Triple therapy works just as well as methotrexate plus a biologic for patients with active rheumatoid arthritis (RA), according to a new study published online in The New England Journal of Medicine. The results of this study may help guide treatment for patients who don’t improve enough on methotrexate alone.

Methotrexate is a traditional disease-modifying antirheumatic drug (DMARD) that slows the progression of RA (and certain other types of inflammatory arthritis). If methotrexate alone is not enough to bring about improvement, it can be combined with sulfasalazine plus hydroxychloroquine (called “triple therapy”). It also can be combined with a biologic drug, such as adalimumab (Humira), etanercept (Enbrel) or infliximab (Remicade), to make treatment more effective. But which treatment regimen gets the best results for patients is not entirely clear because, as the study authors note, few head-to-head comparisons had been done.

“Both are effective therapies. We knew that and this confirms it,” says lead author James R. O’Dell, MD, chief of rheumatology at the University of Nebraska Medical Center in Omaha.

For his study, Dr. O’Dell and his colleagues followed 353 RA patients for 48 weeks. All of the study participants had active disease, even though they were taking methotrexate. They continued treatment with methotrexate and were randomly assigned to receive either sulfasalazine plus hydroxychloroquine, or etanercept. Neither doctor nor patient knew which drug regimen a patient was getting. Patients were assessed every six weeks. At 24 weeks, if a patient was not doing well, he or she was switched to the other treatment (still without knowing which treatment they were getting).

After 24 weeks, the majority of the patients were doing well and continued with their assigned regimen, but equal numbers – 27 percent – from each group were switched to the other treatment. Twenty-four weeks after they switched treatments, all patients were equally improved as measured by DAS28 scores (a measure of disease activity that assesses 28 joints as well as inflammatory markers in the blood) and radiographic progression (joint damage as seen on an X-ray).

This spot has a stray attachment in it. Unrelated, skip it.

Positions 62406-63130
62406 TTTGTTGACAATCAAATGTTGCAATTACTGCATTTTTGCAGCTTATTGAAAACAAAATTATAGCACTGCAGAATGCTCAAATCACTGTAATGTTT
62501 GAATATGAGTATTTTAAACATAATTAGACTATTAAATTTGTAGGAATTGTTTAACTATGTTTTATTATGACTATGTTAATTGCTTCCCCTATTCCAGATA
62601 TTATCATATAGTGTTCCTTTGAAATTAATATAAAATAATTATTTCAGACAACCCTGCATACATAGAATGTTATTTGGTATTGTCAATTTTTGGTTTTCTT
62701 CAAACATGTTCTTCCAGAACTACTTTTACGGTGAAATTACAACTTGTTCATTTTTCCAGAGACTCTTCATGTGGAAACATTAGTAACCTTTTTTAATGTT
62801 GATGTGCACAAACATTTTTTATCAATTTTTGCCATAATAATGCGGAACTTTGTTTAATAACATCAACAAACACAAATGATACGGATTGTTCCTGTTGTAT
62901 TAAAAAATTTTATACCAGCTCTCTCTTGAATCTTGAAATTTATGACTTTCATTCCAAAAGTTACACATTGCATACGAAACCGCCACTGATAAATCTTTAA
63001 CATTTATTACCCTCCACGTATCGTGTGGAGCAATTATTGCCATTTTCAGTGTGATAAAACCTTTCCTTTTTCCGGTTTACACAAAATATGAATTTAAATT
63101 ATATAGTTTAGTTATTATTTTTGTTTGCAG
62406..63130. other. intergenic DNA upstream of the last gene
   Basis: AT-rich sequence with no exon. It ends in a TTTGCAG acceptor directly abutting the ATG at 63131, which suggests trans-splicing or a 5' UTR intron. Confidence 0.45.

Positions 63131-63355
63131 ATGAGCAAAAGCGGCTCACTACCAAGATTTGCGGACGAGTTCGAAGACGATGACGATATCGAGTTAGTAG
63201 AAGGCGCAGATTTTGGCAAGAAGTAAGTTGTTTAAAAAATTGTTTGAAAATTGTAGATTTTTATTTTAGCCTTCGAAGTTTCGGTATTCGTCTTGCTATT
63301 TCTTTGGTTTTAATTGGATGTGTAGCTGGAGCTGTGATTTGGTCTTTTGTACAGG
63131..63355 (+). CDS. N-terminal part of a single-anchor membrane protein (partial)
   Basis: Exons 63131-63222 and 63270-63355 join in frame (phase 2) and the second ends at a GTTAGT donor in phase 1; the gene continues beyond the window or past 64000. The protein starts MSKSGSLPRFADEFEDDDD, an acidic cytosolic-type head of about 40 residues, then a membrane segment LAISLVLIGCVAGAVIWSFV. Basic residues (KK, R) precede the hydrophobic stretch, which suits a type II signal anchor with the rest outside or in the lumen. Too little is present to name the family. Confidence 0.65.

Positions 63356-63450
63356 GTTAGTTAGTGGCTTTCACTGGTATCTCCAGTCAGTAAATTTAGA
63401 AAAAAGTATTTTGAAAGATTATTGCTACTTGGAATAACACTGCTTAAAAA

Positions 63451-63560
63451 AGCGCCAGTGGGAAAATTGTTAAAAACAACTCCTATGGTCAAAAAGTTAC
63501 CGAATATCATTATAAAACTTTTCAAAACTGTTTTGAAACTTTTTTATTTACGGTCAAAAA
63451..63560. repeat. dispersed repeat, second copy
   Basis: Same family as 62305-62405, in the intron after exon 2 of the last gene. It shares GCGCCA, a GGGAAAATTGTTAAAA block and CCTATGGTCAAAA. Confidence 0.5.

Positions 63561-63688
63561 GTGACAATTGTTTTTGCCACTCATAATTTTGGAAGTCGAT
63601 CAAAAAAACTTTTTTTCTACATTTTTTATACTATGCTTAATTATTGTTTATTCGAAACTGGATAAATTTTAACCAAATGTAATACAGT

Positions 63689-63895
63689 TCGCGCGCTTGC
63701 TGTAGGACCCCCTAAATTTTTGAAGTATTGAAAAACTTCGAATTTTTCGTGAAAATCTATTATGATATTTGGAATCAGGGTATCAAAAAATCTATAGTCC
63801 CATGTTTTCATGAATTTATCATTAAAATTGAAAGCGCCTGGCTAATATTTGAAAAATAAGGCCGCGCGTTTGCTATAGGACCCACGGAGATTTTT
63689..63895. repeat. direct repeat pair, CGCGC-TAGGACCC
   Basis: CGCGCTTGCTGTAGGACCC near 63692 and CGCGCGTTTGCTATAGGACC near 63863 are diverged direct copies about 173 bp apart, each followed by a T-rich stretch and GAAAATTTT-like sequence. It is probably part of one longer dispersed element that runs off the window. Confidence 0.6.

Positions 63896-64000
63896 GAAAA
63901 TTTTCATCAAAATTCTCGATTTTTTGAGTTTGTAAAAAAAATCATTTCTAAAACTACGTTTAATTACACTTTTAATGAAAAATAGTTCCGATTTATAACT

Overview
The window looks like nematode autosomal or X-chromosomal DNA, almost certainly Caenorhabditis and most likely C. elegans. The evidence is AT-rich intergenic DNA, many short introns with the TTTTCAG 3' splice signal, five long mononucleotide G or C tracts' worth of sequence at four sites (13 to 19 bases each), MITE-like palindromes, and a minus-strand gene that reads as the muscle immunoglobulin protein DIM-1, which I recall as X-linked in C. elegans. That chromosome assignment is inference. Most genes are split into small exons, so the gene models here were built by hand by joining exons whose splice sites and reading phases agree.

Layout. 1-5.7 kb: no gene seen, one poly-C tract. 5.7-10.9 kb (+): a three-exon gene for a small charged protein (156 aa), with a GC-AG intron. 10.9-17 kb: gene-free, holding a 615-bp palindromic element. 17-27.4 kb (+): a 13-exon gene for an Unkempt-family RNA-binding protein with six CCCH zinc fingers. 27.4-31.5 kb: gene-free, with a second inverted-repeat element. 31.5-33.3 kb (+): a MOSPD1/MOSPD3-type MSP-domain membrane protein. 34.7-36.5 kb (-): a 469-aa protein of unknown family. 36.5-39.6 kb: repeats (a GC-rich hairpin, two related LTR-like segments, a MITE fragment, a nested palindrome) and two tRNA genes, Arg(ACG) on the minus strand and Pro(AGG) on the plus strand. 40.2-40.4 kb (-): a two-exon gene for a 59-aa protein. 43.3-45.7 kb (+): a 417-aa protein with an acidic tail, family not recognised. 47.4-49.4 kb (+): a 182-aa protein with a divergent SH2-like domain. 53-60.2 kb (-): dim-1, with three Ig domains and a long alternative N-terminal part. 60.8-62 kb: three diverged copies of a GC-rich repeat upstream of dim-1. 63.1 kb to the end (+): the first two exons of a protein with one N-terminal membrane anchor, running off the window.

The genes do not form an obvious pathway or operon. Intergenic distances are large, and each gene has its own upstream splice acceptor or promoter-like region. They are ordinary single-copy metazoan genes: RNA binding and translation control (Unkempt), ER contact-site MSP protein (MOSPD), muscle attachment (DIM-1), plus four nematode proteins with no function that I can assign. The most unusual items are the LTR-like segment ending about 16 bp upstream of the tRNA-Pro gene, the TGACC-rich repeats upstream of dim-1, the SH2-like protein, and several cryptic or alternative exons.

Dr. O’Dell says he was surprised by the results. “No one would have predicted the switch rate would have been identical. Many people would not have predicted that starting either [triple therapy or biologics] first would have been as good, radiographically or otherwise,” he says.

These findings are in line with another recently published study. A preliminary analysis from a big trial (called the TEAR study) found that at the end of two years, patients on triple therapy did as well as those on methotrexate plus etanercept. (In May, another analysis of the data from the TEAR study was published; Dr. O’Dell was the lead author of that study.)

What does this mean for patients? “If a patient is not doing well on one therapy, we should be switching to other therapies. Some of these work quicker than others and none of them works overnight, but all of them work over time,” Dr. O’Dell says.

The study results are potentially good news for patients who have shied away from biologics – either due to a fear of side effects or because of the cost of the drugs. The cost of triple therapy is considerably less than that of biologics, and the study found that certain side effects, including serious infections, were less severe.